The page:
In the end the thing that disturbed him most,
the thing he remembered most through the years,
was when he returned to the family place,
to the hard unforgiving acres where
his father still farmed, and recalled again
the inherent knowledge he once possessed
simply by being his father’s son—
a knowledge foregone, consigned to the past,
till he saw it rise up in his father’s face
as a look of reproach: that nothing gained
by talking has worth, that cattle and land
are the only wealth befitting a man,
that a landless man is like Adam cast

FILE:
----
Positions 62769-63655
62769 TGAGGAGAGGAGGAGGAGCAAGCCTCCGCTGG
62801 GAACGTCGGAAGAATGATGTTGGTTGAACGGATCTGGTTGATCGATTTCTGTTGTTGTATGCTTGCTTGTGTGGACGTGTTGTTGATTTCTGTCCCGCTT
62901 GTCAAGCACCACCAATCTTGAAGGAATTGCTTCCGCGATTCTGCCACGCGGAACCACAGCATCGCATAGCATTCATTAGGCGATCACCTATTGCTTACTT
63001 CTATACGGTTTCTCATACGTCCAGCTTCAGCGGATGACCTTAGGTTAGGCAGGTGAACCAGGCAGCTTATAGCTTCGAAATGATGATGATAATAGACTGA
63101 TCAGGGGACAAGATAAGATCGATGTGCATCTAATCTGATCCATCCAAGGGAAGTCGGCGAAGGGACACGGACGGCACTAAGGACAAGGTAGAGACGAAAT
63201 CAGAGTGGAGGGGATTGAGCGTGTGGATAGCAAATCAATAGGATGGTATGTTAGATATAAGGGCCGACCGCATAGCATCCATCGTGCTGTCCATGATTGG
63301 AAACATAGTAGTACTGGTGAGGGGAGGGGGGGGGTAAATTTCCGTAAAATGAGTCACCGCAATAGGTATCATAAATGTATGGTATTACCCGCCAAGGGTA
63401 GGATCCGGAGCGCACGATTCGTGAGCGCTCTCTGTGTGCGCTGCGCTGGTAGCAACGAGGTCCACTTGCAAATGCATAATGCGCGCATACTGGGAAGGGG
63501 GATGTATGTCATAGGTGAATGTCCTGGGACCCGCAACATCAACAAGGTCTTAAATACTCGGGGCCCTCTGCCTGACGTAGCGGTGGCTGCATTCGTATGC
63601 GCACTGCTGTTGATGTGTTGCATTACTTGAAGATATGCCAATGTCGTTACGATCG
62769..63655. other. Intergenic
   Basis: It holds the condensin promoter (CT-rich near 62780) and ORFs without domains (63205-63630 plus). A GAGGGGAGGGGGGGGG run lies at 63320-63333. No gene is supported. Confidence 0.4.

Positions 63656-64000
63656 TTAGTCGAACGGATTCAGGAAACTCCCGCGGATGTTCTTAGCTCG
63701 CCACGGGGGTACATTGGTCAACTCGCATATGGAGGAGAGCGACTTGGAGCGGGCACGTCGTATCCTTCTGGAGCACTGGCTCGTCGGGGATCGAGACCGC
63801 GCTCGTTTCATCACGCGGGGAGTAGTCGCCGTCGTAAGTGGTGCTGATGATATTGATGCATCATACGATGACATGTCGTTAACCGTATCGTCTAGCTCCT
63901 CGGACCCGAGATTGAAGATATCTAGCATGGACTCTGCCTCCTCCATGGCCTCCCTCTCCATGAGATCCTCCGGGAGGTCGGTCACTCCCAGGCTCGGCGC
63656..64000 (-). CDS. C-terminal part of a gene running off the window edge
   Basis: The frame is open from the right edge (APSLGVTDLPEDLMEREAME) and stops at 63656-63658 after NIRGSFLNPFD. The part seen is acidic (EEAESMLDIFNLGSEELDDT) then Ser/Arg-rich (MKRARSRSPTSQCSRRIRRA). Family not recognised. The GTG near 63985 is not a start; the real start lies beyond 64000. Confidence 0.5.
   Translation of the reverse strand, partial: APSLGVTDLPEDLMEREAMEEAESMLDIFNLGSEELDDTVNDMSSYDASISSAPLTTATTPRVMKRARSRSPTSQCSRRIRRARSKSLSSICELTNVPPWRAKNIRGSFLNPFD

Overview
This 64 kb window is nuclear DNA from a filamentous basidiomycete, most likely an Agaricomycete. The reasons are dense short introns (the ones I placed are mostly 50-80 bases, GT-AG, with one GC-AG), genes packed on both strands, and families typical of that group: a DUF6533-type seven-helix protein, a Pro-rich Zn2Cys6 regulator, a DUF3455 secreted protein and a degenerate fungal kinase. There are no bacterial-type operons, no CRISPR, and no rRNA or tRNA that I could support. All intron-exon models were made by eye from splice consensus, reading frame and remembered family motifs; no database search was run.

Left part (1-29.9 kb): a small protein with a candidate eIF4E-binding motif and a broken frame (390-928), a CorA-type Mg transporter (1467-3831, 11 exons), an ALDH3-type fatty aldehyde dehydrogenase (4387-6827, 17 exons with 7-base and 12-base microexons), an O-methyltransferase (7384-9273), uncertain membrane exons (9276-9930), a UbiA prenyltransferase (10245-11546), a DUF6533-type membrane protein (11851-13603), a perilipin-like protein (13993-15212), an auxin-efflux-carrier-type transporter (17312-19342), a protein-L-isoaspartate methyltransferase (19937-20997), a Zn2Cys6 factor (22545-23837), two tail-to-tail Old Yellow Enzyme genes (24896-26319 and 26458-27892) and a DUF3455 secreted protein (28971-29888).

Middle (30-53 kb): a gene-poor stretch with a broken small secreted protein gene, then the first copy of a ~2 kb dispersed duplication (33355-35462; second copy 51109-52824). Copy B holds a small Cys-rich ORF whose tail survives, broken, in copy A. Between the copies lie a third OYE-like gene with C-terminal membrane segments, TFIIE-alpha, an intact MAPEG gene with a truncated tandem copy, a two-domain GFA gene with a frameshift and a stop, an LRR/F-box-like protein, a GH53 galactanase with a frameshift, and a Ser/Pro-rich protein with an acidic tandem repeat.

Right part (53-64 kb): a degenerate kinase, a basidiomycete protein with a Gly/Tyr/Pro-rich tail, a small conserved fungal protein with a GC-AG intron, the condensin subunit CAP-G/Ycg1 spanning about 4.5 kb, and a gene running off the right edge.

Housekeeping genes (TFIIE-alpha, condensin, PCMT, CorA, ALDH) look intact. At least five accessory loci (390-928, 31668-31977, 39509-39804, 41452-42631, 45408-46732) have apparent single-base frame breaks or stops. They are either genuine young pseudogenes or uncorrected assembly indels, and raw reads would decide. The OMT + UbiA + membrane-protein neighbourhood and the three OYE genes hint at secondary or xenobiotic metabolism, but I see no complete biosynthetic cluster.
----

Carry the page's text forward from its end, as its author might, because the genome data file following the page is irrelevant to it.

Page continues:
from the Garden, shamed, and forever lost.
B.J. Omanson’s poems in this issue are from a collection of poems about the Spoon River valley in Illinois where he was raised. Other poems from this collection have appeared in The Hudson Review, The Sewanee Review, Shenandoah & elsewhere. Most recently he wrote the annotations for the poems of a “lost” WWI poet whom he rediscovered, John Allan Wyeth, whose book of poems, This Man’s Army: A War in Fifty-odd Sonnets was republished by the University of South Carolina Press in 2008, with an introduction by Dana Gioia. Omanson’s current project, Where the River Darkens: An Experiment in Autobiography & Poetry, can be seen at http://forgottenstair.wordpress.com.